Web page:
Chief Justice Beverly McLachlin, who wrote the decision in Alberta (Aboriginal Affairs and Northern Development) v. Cunningham on behalf of the unanimous court, said it was OK for the province to use the Métis Settlement Act as the basis for revoking several individuals’ formal membership in the Métis community of Peavine.
While the litigants succeeded with their arguments against the government at Alberta’s Court of Appeal, the country’s top court said the law is constitutionally sound and serves the purpose of supporting the Métis people.
McLachlin noted that the claimants, who registered as status Indians to enjoy medical benefits under the Indian Act, specifically argued that the MSA contravened s. 15 of the Charter. The court disagreed. “I conclude that s. 15(2) of the Charter, which permits inequalities associated with ameliorative programs aimed at helping a disadvantaged group, provides a complete answer to this claim,” wrote McLachlin. “The purpose and effect of the MSA is to enhance Métis identity, culture, and self-governance by creating a land base for Métis. The exclusion of status Indians from membership in the new Métis land base serves and advances this object and hence is protected by s. 15(2).”
The court also denied the claimants’ argument that the act violates freedom of association, which is protected under s. 2(d) of the Charter, or liberty, under s. 7.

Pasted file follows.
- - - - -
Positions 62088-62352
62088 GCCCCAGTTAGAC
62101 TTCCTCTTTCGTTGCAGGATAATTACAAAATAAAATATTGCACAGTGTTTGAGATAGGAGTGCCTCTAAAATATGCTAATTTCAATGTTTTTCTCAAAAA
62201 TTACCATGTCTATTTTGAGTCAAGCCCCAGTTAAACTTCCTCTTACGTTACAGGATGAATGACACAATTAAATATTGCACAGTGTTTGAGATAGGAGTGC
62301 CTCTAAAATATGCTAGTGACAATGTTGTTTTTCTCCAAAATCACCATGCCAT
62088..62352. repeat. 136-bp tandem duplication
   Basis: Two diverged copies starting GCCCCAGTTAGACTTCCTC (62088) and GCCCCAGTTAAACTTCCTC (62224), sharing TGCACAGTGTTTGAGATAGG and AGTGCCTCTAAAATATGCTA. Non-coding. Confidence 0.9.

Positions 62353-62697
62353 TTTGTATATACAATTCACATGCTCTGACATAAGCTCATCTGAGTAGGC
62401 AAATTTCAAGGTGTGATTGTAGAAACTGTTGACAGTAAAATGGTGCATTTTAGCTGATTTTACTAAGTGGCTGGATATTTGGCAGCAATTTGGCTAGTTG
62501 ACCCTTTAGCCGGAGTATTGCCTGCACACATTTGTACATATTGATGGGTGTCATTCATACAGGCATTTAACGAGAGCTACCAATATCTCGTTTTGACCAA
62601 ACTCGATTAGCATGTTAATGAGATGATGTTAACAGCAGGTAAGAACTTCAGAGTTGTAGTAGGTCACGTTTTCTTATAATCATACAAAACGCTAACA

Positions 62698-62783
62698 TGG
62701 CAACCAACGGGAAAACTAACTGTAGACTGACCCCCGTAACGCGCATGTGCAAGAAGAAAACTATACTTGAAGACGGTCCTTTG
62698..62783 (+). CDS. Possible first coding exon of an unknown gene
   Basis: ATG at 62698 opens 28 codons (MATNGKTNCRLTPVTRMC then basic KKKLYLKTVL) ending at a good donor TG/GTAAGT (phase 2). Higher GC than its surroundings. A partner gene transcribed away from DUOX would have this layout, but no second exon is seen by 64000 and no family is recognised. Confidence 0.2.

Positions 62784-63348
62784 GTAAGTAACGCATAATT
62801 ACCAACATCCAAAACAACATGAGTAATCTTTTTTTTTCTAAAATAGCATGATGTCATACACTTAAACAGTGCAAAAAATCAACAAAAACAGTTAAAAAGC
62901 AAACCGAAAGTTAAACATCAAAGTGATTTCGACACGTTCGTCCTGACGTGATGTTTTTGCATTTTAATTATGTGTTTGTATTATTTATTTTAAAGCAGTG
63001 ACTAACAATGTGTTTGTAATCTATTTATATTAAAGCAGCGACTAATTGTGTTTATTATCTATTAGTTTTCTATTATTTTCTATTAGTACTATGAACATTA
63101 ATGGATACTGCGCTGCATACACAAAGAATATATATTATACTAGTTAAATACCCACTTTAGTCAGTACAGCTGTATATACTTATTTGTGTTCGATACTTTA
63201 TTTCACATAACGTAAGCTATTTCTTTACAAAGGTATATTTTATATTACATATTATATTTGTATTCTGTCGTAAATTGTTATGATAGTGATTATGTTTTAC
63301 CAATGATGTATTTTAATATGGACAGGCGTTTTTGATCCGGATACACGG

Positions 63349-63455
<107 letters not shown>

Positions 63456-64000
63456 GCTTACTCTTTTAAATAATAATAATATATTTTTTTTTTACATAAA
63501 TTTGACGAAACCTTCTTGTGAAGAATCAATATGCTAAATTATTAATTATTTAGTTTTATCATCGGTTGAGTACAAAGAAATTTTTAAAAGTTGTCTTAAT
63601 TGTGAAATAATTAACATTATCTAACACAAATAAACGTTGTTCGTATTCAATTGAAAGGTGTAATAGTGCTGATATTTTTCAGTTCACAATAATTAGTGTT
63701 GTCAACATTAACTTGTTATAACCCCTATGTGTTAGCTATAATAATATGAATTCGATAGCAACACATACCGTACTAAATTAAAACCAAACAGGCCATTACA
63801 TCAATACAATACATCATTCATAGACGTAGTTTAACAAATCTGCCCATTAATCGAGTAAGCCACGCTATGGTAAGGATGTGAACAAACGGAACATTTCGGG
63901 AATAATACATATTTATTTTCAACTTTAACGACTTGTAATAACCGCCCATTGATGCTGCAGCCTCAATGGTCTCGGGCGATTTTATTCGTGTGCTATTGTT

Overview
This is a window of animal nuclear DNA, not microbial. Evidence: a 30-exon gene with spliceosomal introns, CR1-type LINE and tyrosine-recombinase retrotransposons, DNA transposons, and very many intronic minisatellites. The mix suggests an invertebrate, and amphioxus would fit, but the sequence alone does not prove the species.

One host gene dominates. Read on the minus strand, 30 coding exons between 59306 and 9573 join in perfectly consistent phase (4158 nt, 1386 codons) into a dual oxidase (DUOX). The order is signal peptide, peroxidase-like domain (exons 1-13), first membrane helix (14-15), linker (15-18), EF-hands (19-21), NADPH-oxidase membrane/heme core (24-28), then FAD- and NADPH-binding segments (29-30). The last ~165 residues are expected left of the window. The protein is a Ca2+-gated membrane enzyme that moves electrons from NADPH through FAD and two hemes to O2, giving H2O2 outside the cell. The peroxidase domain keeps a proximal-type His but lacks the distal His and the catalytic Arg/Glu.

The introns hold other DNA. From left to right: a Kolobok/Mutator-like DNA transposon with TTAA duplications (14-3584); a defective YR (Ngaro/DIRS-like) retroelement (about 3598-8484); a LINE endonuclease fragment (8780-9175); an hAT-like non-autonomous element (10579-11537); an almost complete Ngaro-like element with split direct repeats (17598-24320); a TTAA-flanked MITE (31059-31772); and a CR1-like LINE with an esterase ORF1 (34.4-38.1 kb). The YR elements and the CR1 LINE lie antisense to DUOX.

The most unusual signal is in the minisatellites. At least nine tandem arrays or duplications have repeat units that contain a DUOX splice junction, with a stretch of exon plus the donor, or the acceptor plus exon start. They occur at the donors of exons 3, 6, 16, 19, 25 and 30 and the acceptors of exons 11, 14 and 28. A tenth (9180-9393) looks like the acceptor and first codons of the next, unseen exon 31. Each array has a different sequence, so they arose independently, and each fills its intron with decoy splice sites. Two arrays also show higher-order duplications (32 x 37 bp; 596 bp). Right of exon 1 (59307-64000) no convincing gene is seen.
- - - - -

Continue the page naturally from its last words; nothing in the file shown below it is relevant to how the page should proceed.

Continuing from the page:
The SCC decision points out that s. 35 of the Constitution Act recognizes three groups of Aboriginal peoples: Indians, Métis, and Inuit. It also says the Métis and Alberta government negotiated to establish settlement lands for Métis communities, extend self-governance to those communities, and to guard Métis culture. The negotiations led to the passing of a bevy of legislation, including the Métis Settlement Act in 1990, which allowed the group to maintain its distinct identity.
“Mixed identity is a recurrent theme in Canada’s ongoing exercise of achieving reconciliation between its Aboriginal peoples and the broader population,” wrote McLachlin. “It figures, for example, in land claims negotiations between particular Indian groups and the government. Residents of one Indian group frequently also identify themselves with other Indian groups for historical and cultural reasons. Yet lines must be drawn if agreements are to be achieved.”